Citta, Sanskrit “that which can be seen or belonging to the consciousness, (SeeĀ Cit) inĀ HinduismĀ is the reflective and thus the conscious mind; whereas, inĀ BuddhismĀ it is the equivalent to manas, reflective mind, and vijnana, continuing consciousness.

It is possessed by all beings above plant life. The nature of citta received particular analysis and emphasis in theĀ VijhanavadaĀ (also known as theĀ Yogacara)-so much so that the school became known as Cittamatra: Mind only.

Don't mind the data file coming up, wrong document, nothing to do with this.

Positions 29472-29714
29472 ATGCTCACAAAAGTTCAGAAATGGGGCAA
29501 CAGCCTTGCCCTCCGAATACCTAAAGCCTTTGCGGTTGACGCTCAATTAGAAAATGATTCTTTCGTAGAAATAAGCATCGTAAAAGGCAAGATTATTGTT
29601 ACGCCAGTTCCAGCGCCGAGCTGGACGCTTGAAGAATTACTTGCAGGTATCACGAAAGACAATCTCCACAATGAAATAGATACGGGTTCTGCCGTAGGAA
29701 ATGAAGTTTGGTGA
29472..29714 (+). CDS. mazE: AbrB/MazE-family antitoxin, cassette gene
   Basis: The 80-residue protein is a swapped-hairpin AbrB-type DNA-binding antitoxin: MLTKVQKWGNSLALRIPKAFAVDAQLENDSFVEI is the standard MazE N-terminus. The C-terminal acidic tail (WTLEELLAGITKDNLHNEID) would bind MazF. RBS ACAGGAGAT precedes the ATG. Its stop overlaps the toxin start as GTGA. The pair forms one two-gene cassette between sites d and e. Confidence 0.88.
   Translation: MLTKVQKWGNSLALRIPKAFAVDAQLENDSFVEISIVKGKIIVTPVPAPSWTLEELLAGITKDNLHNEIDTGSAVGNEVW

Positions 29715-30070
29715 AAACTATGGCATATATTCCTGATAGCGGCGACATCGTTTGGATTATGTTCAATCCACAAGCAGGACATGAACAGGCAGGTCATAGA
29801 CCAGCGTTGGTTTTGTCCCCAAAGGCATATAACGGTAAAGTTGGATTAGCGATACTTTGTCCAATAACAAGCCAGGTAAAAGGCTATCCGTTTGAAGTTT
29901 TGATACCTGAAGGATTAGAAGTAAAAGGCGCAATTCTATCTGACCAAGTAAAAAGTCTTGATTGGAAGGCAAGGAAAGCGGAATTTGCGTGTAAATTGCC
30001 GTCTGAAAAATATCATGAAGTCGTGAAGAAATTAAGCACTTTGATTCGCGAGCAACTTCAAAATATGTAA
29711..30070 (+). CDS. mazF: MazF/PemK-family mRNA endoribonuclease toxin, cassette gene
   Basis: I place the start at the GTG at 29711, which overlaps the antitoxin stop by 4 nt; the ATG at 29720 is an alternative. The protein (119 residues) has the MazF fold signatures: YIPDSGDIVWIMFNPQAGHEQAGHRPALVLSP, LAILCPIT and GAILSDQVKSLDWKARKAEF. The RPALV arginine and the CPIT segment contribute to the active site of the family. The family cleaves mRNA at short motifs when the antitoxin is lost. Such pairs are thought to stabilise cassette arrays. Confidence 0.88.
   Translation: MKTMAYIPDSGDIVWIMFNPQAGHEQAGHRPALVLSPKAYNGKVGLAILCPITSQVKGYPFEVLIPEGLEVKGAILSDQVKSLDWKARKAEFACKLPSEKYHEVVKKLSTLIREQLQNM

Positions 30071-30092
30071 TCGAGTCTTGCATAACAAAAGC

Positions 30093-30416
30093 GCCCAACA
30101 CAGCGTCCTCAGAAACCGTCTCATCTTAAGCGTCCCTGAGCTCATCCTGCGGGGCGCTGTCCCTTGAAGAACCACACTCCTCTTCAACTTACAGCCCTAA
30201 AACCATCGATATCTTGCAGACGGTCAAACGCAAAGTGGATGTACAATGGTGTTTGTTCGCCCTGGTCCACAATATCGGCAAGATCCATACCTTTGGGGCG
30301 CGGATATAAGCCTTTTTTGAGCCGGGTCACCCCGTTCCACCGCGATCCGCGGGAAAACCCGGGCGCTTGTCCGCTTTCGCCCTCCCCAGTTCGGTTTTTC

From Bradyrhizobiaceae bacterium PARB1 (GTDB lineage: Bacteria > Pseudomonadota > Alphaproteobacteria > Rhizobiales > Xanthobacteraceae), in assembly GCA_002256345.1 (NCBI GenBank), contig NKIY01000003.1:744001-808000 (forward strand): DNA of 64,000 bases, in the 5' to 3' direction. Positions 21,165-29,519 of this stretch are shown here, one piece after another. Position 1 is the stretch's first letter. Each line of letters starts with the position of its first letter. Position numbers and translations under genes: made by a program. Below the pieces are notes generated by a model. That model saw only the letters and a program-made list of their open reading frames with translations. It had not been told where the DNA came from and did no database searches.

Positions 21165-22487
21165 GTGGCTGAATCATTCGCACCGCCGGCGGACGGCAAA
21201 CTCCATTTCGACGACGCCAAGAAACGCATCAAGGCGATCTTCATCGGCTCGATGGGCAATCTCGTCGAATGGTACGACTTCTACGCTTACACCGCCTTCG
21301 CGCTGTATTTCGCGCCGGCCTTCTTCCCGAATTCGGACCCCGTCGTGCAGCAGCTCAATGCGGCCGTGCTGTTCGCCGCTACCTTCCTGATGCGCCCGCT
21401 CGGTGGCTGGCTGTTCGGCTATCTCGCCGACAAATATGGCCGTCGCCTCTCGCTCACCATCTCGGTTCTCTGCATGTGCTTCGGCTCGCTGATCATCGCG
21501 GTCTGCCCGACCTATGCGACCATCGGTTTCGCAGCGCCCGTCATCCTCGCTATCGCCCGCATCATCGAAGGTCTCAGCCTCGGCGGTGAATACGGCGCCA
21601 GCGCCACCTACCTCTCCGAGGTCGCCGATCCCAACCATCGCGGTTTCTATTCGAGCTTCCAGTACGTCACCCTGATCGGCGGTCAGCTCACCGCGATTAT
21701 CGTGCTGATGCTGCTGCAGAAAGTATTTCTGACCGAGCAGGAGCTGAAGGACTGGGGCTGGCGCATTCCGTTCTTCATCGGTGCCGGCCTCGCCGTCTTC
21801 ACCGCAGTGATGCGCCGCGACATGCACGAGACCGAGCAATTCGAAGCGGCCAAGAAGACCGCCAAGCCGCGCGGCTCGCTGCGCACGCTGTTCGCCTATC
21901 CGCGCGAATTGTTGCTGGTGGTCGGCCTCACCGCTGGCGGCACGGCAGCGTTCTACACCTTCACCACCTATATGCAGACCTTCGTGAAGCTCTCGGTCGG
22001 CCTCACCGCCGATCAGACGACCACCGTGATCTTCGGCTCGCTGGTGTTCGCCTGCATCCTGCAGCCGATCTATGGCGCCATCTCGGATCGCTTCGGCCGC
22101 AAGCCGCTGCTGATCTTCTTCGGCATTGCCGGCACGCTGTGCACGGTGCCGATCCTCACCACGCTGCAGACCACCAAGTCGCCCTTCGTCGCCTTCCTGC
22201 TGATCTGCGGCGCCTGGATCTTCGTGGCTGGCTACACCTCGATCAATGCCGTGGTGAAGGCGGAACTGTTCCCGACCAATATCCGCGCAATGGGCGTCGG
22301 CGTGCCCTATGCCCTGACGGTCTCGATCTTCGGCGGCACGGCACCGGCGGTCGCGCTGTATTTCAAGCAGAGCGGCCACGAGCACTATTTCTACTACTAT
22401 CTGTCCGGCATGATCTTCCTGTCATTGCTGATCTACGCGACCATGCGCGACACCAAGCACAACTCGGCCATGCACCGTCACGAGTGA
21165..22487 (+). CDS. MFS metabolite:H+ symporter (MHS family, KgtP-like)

In Abhidamma the analysis differentiates 121 types of citta, each of which may be combined with anyone of the fifty-two cetasikas, the accompanying qualities of experience, thus producing an enormous variety of mental events.Ā A.G.H.


Bowker, John,Ā The Oxford Dictionary of World Religions, New York, Oxford University Press, 1997, p. 225